For more than a year, some of the most powerful women in entertainment — including Amy Pascal, Kathleen Kennedy, Stacey Snider and a 'Homeland' director — have been impersonated by a cunning thief who targets insiders with promises of work, then bilks th
He was a freelance documentary photographer, 27 and eager, but not inexperienced. He'd worked in conflict zones for several prestige newspapers and magazines and shot ad campaigns for corporate clients. One day in late 2017, he opened his email to find an unusual message. The first thing he noticed was the sender's name: Amy Pascal, the former co-chair of Sony Pictures Entertainment. That kind of thing didn't happen every day.
South African photographer Sam Nzima, whose iconic photograph (right) from a Soweto uprising in 1976 helped turn world opinion against apartheid, died Saturday in Mpumalanga province, South Africa, according to press reports. He was 83.
Photo history is a long litany of the lost and found. Reputations rise and fall; trends and tools come and go. A photographer might be the toast of the town for a time, then fall into oblivion a few short years later. William Mortensen, anyone? The opposite of Mortensen might be someone like Mike Disfarmer or Vivian Maier who bursts onto the scene from nowhere and is quickly integrated into the canon. Critical variance seems more the rule than the exception, and the pace of that variance has only increased of late as we plunge further into the end-times.
Long before digital darkroom, photographers had their own ways of creating magic, surrealism, and new realities with montaged photographs, sometimes in the wet darkroom, and sometimes simply with a pair of scissors and some glue. Paris photographer, Sylvain Granjon, carries that tradition on with two new series, Photography Genetically Modified and Je suis né arc en ciel. We featured Sylvain’s charming project with his daughter some years ago, Douce Amère and this new work continues in the vein of play and transformation.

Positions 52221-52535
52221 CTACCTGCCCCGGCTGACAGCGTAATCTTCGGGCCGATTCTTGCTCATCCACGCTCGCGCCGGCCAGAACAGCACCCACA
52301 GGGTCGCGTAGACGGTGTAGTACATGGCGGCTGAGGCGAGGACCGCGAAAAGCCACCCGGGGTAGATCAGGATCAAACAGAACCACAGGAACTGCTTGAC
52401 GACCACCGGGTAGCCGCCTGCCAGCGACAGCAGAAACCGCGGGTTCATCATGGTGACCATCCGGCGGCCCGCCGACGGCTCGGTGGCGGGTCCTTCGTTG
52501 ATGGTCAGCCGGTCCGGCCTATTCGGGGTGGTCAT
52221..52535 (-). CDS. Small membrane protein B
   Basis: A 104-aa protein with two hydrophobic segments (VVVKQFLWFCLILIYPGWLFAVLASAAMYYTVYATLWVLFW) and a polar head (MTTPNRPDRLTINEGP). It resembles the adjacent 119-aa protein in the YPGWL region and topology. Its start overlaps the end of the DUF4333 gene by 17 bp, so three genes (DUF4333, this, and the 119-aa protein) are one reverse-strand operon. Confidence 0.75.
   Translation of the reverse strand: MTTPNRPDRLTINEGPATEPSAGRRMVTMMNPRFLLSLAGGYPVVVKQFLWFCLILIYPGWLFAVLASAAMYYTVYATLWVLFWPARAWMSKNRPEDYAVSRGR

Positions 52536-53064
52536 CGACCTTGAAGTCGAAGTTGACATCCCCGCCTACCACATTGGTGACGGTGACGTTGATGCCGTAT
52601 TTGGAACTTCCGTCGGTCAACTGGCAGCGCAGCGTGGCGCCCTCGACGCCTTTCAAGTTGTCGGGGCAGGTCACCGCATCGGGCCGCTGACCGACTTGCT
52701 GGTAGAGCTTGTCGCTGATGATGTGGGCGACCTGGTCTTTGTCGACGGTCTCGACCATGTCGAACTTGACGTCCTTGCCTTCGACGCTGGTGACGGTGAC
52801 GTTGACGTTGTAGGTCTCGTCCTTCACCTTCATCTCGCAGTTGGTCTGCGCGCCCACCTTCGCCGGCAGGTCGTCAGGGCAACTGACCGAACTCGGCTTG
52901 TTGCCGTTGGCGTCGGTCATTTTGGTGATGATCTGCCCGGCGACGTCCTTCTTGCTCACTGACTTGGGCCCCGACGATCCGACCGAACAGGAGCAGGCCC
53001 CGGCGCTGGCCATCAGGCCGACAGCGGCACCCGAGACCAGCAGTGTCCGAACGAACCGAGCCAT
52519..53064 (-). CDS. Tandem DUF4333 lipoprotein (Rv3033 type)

Our increasing addiction to the constant stimulus of updates, likes and posts is damaging our ability to concentrate deeply and focus on work that matters.
In a capitalist economy, the market rewards things that are rare and valuable. Social media use is decidedly not rare or valuable. Any 16-year-old with a smartphone can invent a hashtag or repost a viral article. The idea that if you engage in enough of this low-value activity, it will somehow add up to something of high value in your career is the same dubious alchemy that forms the core of most snake oil and flimflam in business
The novelist describes how she reacts to unsparing reviews and has come to take criticism less personally: “Sometimes fate smiles on you and sometimes it doesn’t.”
I think of reviews being mapped on a graph with four quadrants, and I’ll read the ones that are smart and positive, smart and negative, or dumb and positive (hey, all our egos need a little sustenance!). But there’s no point in reading a dumb, negative review
Remember: the dress was white and gold, everything in the Onion should be read literally, and Kim Kardashian is actually working for the C.I.A.
We’re your Facebook friends. Those Facebook friends. You know the ones. The moms who have recently gotten into CrossFit. The club promoters you went to college with. The ex-boyfriend who is legally contesting his firing from Best Buy. Your great aunt in Arizona who signs her comments, “With all my love, Your Great Aunt Marjorie.” The girl who appears to have stayed perpetually pregnant since graduation.
With the demise of our blogroll, we thought we'd shine some light on 50 unique photo blogs that we think are inspiring. While we follow greats like LightBox, Behold and the Huffington Post, we tried to compile a diverse array of blogs that you may not alr